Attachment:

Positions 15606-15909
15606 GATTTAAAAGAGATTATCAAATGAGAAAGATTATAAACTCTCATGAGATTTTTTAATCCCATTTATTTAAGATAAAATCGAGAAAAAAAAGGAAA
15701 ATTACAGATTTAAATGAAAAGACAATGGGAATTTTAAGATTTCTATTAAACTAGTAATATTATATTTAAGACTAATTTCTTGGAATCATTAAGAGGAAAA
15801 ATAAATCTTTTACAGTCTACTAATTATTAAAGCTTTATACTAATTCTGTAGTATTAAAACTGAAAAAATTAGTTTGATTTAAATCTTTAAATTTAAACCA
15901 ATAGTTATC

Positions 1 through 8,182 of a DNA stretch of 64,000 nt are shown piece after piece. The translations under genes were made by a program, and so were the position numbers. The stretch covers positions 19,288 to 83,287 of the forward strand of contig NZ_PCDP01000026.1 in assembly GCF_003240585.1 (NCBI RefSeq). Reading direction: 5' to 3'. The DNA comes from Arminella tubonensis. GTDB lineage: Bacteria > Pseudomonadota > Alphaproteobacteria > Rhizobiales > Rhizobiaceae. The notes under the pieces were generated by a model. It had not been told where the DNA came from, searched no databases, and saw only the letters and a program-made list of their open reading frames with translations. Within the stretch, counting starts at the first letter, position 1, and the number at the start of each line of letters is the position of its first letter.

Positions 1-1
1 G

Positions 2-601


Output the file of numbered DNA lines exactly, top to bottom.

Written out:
Positions 15606-15909
15606 GATTTAAAAGAGATTATCAAATGAGAAAGATTATAAACTCTCATGAGATTTTTTAATCCCATTTATTTAAGATAAAATCGAGAAAAAAAAGGAAA
15701 ATTACAGATTTAAATGAAAAGACAATGGGAATTTTAAGATTTCTATTAAACTAGTAATATTATATTTAAGACTAATTTCTTGGAATCATTAAGAGGAAAA
15801 ATAAATCTTTTACAGTCTACTAATTATTAAAGCTTTATACTAATTCTGTAGTATTAAAACTGAAAAAATTAGTTTGATTTAAATCTTTAAATTTAAACCA
15901 ATAGTTATC

Positions 1 through 8,182 of a DNA stretch of 64,000 nt are shown piece after piece. The translations under genes were made by a program, and so were the position numbers. The stretch covers positions 19,288 to 83,287 of the forward strand of contig NZ_PCDP01000026.1 in assembly GCF_003240585.1 (NCBI RefSeq). Reading direction: 5' to 3'. The DNA comes from Arminella tubonensis. GTDB lineage: Bacteria > Pseudomonadota > Alphaproteobacteria > Rhizobiales > Rhizobiaceae. The notes under the pieces were generated by a model. It had not been told where the DNA came from, searched no databases, and saw only the letters and a program-made list of their open reading frames with translations. Within the stretch, counting starts at the first letter, position 1, and the number at the start of each line of letters is the position of its first letter.

Positions 1-1
1 G

Positions 2-601